RAIN 7/19: RAIN Summit East set for Tuesday, 9/28
WASHINGTON D.C. SUMMIT TO LEAD OFF NAB RADIO SHOWWe’re happy to announce today that RAIN Summit East will take place Tuesday, September 28 in Washington D.C. just before the NAB Radio Show. This will be the second RAIN Summit to take place at the NAB Radio Show, following last year’s well-attended gathering in Philadelphia.
It’s sure to be an exciting day of informative panels, entertaining speakers and plenty of new ideas. Plus, we’ll announce the winners of the RAIN Internet Radio Awards (more information here). For a taste of what a RAIN Summit is like, be sure to read our coverage of this weekend’s RAIN Summit Midwest at Conclave below!
For more details on the NAB Radio Show, head here. We’ll soon announce the Summit’s location, time, registration fee and more information, so stay tuned.
“If I hear Michele Obama tell me one more time about my kids dying, I am going to throw a brick through my computer,” said Journal Broadcast Group’s Tom Land, referring to one apparently overplayed recorded PSA. “Why don’t we have rules for our streams like we have rules for our terrestrial product?”
Among the many ideas presented for filling that time were promos, “This Day in Music History” features or music news, “weird news,” fun stats, “Best of” segments of previous shows and more. Streams allow you to experiment, panelists said, so get creative.
“Podcasting is the future of personality radio,” said radio legend Steve Dahl in his keynote presentation. His show is downloaded around 15,000 times a day “without any serious marketing,” Dahl (pictured right with his “pie” chart) said. That said, he’s found listeners “haven’t quite been able to make the jump” to podcasts, telling him “I miss hearing you on the air.”
Consumers who use streaming music services could only remember one or two such services, and it was usually Pandora, according to Coleman Insights president/COO Warren Kurtzman. But “that’s an opportunity,” he said. Kurtzman previewed the results of their new “Secrets of Streaming Audio Success” study. Coleman found that people use streaming services for the music discovery, ubiquity and personalization. The full results of the study will be revealed for the first time at RAIN Summit East (see above story).
RAIN publisher and AccuRadio CEO Kurt Hanson (pictured left) also delivered his “State of the Industry” address, in which he argued that we’re entering a fourth golden age of radio — driven by the Internet. Among the questions still unanswered by this new age though, he said, is whether broadcasters will get on board. “There’s no question this will be a golden age of radio, the only question is whether the current big-name broadcasters be part of it. Or are they going to refuse to participate and let a new set of players become the new broadcasters,” he said.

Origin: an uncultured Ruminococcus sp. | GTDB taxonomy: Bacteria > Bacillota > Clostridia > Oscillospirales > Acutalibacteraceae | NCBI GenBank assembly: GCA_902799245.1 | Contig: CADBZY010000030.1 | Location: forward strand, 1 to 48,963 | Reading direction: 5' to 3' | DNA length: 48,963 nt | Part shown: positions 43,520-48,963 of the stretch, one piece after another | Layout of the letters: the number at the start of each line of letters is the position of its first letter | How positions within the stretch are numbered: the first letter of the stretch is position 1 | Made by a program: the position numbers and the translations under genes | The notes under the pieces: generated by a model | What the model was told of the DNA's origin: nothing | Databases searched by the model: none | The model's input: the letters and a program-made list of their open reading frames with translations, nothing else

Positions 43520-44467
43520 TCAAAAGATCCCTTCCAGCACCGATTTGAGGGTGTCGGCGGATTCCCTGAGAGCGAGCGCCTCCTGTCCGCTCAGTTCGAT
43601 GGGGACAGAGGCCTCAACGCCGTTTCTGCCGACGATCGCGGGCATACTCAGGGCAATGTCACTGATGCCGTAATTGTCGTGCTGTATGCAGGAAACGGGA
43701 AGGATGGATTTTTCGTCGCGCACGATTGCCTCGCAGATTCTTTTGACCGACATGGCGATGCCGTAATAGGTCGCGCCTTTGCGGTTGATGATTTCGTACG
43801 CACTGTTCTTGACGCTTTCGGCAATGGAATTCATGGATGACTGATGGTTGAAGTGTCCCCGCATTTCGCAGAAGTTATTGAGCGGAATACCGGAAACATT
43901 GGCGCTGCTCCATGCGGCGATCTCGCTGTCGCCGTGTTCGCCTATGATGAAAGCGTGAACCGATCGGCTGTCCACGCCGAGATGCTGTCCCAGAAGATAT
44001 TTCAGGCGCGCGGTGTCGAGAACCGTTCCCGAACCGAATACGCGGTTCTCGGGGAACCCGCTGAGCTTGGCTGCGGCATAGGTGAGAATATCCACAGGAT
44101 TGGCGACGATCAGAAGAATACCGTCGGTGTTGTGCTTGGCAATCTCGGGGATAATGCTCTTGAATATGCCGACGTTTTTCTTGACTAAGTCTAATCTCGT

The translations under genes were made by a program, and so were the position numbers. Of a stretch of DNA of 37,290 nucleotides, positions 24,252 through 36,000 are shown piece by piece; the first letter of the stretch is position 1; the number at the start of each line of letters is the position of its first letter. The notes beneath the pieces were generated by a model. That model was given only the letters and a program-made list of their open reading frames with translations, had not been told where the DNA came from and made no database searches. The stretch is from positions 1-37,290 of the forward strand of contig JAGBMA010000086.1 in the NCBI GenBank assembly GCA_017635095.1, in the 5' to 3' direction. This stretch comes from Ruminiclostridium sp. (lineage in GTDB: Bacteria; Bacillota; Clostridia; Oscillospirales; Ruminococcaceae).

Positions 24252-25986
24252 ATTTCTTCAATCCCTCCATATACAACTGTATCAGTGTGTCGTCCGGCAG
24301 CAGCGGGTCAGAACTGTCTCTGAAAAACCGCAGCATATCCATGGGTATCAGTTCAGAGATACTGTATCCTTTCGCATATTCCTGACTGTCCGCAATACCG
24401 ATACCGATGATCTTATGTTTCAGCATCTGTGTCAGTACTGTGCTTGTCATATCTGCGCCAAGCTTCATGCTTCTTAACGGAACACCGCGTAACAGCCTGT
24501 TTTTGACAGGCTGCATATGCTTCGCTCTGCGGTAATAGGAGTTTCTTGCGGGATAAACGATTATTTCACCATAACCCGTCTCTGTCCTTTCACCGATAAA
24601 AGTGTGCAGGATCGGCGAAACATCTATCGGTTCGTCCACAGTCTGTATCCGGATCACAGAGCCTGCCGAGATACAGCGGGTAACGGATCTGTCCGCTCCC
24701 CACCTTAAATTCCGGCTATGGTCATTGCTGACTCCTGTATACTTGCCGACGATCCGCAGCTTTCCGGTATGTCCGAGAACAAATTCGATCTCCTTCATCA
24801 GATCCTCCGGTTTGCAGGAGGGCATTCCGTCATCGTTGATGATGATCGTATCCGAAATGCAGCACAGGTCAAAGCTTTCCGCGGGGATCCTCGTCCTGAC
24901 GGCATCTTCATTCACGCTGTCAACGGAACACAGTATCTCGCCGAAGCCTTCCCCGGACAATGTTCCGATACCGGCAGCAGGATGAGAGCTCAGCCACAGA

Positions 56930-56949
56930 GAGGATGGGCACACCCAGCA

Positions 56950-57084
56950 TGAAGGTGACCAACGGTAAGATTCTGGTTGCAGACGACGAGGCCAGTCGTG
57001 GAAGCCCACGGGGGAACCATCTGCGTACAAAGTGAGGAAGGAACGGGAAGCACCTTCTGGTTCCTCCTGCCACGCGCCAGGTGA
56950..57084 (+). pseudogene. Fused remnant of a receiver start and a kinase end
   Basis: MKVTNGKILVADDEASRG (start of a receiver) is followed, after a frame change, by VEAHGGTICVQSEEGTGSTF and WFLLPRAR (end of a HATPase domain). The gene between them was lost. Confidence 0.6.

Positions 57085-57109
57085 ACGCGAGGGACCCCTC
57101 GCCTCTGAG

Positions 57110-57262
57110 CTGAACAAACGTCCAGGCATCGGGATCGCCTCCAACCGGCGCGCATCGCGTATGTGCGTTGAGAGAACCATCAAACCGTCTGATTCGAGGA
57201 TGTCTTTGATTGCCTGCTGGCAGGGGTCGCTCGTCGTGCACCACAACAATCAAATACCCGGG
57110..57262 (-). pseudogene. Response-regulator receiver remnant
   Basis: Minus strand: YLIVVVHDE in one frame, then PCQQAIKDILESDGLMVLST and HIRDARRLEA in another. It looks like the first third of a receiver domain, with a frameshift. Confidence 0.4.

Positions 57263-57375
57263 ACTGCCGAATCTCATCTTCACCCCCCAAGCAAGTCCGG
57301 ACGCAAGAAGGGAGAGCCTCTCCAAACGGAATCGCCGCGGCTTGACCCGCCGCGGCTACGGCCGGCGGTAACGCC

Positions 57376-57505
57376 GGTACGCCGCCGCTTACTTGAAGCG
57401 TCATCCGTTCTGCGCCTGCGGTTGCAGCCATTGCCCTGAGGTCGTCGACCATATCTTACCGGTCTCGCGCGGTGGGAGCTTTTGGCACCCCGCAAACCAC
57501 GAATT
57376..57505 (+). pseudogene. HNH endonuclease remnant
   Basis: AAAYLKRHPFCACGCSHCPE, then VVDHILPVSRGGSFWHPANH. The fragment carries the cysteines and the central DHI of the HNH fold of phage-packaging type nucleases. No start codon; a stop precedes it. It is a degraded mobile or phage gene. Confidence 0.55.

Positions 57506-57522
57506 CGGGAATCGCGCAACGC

And that’s just the tip of the iceberg! There was way more information, ideas, discussions and content at the Summit than could ever fit here. Thanks to everyone who attended and to AllAccess.com and Coleman Insights for making the Summit possible. To be a part of the informative and entertaining event that is a RAIN Summit, be sure to register soon for RAIN Summit East (details above).
Listeners have access to 130 CBS Radio stations plus AOL Radio’s and Yahoo! Radio’s online-only channels (for a total of over 600 stations).
According to the company press release, CBS is finally integrating Last.fm’s “scrobbling” technology for music listeners. Listeners can download the Scrobbler software, which keeps track of which artists the user listens to most, and then generates other music recommendations and can create personalized radio channels based on that info.
Since acquiring the Last.fm music service in 2007, observers have waited for the radio company to introduce the technology to CBS Radio’s online listeners. A few years ago, the company even demonstrated what appeared to be a “parallel” technology called Play.It. It appears now that CBS is finally enabling its more traditional music properties with the systems developed by Last.fm. CBS also says Last.fm will power artist info, bios, photos, tour info and music recommendations.
Along with the musical offerings, CBS says the player integrates news feeds and blog content from hundreds of music, news and sports sources.
The press announcement also boasts innovative new ad opportunities, like “more ad placement opportunities, including a visual history of audio spots heard while listening to the stream, and improved audience measurement,” and “leave behind” display ad units for all instream ads. Look for a full review of the new CBS Radio platform in RAIN soon.
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